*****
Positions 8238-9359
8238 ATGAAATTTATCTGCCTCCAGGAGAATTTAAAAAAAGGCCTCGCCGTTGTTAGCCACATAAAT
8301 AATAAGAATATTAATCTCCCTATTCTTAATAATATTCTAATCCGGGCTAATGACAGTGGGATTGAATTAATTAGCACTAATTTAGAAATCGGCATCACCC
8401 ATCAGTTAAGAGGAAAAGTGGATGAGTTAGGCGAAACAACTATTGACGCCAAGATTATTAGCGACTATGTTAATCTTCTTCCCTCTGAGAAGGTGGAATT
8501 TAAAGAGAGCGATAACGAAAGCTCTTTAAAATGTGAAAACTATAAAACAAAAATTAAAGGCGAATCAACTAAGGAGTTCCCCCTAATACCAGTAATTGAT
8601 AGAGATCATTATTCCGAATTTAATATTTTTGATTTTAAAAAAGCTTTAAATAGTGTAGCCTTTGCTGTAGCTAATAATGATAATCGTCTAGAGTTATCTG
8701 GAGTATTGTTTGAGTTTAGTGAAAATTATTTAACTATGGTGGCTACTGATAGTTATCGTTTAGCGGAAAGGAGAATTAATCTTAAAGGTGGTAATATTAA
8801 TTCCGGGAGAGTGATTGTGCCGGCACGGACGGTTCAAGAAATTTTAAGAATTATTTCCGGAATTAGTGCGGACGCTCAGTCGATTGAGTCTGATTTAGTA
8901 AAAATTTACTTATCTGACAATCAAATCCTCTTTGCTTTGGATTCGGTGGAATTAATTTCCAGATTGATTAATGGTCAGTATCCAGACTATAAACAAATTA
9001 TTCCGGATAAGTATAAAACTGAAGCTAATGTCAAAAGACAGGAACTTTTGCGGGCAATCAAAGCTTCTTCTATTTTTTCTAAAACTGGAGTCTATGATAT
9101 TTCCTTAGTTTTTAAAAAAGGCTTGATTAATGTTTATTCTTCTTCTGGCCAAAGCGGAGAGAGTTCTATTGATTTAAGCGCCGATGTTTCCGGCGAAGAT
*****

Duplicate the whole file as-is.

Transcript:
Positions 8238-9359
8238 ATGAAATTTATCTGCCTCCAGGAGAATTTAAAAAAAGGCCTCGCCGTTGTTAGCCACATAAAT
8301 AATAAGAATATTAATCTCCCTATTCTTAATAATATTCTAATCCGGGCTAATGACAGTGGGATTGAATTAATTAGCACTAATTTAGAAATCGGCATCACCC
8401 ATCAGTTAAGAGGAAAAGTGGATGAGTTAGGCGAAACAACTATTGACGCCAAGATTATTAGCGACTATGTTAATCTTCTTCCCTCTGAGAAGGTGGAATT
8501 TAAAGAGAGCGATAACGAAAGCTCTTTAAAATGTGAAAACTATAAAACAAAAATTAAAGGCGAATCAACTAAGGAGTTCCCCCTAATACCAGTAATTGAT
8601 AGAGATCATTATTCCGAATTTAATATTTTTGATTTTAAAAAAGCTTTAAATAGTGTAGCCTTTGCTGTAGCTAATAATGATAATCGTCTAGAGTTATCTG
8701 GAGTATTGTTTGAGTTTAGTGAAAATTATTTAACTATGGTGGCTACTGATAGTTATCGTTTAGCGGAAAGGAGAATTAATCTTAAAGGTGGTAATATTAA
8801 TTCCGGGAGAGTGATTGTGCCGGCACGGACGGTTCAAGAAATTTTAAGAATTATTTCCGGAATTAGTGCGGACGCTCAGTCGATTGAGTCTGATTTAGTA
8901 AAAATTTACTTATCTGACAATCAAATCCTCTTTGCTTTGGATTCGGTGGAATTAATTTCCAGATTGATTAATGGTCAGTATCCAGACTATAAACAAATTA
9001 TTCCGGATAAGTATAAAACTGAAGCTAATGTCAAAAGACAGGAACTTTTGCGGGCAATCAAAGCTTCTTCTATTTTTTCTAAAACTGGAGTCTATGATAT
9101 TTCCTTAGTTTTTAAAAAAGGCTTGATTAATGTTTATTCTTCTTCTGGCCAAAGCGGAGAGAGTTCTATTGATTTAAGCGCCGATGTTTCCGGCGAAGAT